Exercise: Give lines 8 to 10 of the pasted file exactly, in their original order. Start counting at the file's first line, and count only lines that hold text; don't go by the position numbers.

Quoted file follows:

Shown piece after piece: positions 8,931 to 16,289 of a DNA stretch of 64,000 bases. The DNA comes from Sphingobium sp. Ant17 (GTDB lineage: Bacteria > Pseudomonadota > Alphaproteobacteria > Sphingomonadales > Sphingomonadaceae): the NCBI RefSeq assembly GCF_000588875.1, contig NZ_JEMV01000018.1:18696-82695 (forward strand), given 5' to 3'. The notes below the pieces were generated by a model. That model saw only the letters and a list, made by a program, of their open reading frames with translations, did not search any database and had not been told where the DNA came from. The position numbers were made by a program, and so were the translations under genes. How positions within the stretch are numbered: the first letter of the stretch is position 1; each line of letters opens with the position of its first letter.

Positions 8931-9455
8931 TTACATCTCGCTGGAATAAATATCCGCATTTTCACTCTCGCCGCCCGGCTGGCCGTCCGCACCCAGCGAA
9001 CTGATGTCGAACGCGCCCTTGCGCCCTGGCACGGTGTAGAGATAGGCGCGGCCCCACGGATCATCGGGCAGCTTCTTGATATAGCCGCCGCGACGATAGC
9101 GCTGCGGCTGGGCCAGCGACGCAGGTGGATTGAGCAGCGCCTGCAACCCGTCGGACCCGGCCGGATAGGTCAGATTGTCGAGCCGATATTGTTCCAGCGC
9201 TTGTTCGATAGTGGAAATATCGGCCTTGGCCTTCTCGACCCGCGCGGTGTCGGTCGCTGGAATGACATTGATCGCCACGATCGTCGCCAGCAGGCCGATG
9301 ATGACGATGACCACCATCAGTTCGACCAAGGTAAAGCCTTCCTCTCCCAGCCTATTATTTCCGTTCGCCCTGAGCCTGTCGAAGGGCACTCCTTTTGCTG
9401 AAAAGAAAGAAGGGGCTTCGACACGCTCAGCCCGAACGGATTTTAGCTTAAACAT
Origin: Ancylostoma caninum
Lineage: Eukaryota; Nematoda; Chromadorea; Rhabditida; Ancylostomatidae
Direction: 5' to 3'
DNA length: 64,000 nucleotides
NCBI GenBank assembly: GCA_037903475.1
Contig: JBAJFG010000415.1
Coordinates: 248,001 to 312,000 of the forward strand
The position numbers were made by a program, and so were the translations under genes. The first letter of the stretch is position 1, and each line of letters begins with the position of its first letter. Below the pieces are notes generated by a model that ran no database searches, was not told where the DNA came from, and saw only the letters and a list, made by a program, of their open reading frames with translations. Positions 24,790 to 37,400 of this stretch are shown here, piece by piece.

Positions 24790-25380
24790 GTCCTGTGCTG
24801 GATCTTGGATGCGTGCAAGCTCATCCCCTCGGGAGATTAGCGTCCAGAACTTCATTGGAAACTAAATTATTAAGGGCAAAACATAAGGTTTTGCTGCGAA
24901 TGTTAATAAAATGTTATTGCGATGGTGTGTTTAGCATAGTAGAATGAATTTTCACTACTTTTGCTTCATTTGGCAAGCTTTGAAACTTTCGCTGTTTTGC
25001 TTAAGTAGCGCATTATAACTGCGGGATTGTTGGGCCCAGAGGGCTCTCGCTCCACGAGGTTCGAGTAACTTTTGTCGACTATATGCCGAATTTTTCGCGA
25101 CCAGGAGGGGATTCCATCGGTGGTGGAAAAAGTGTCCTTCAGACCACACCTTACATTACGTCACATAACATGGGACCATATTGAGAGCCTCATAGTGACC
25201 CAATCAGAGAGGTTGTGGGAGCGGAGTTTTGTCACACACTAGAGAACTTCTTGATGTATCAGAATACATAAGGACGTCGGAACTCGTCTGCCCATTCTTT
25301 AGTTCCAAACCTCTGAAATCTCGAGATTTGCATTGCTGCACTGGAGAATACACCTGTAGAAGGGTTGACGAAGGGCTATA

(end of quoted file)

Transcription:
9401 AAAAGAAAGAAGGGGCTTCGACACGCTCAGCCCGAACGGATTTTAGCTTAAACAT
Origin: Ancylostoma caninum
Lineage: Eukaryota; Nematoda; Chromadorea; Rhabditida; Ancylostomatidae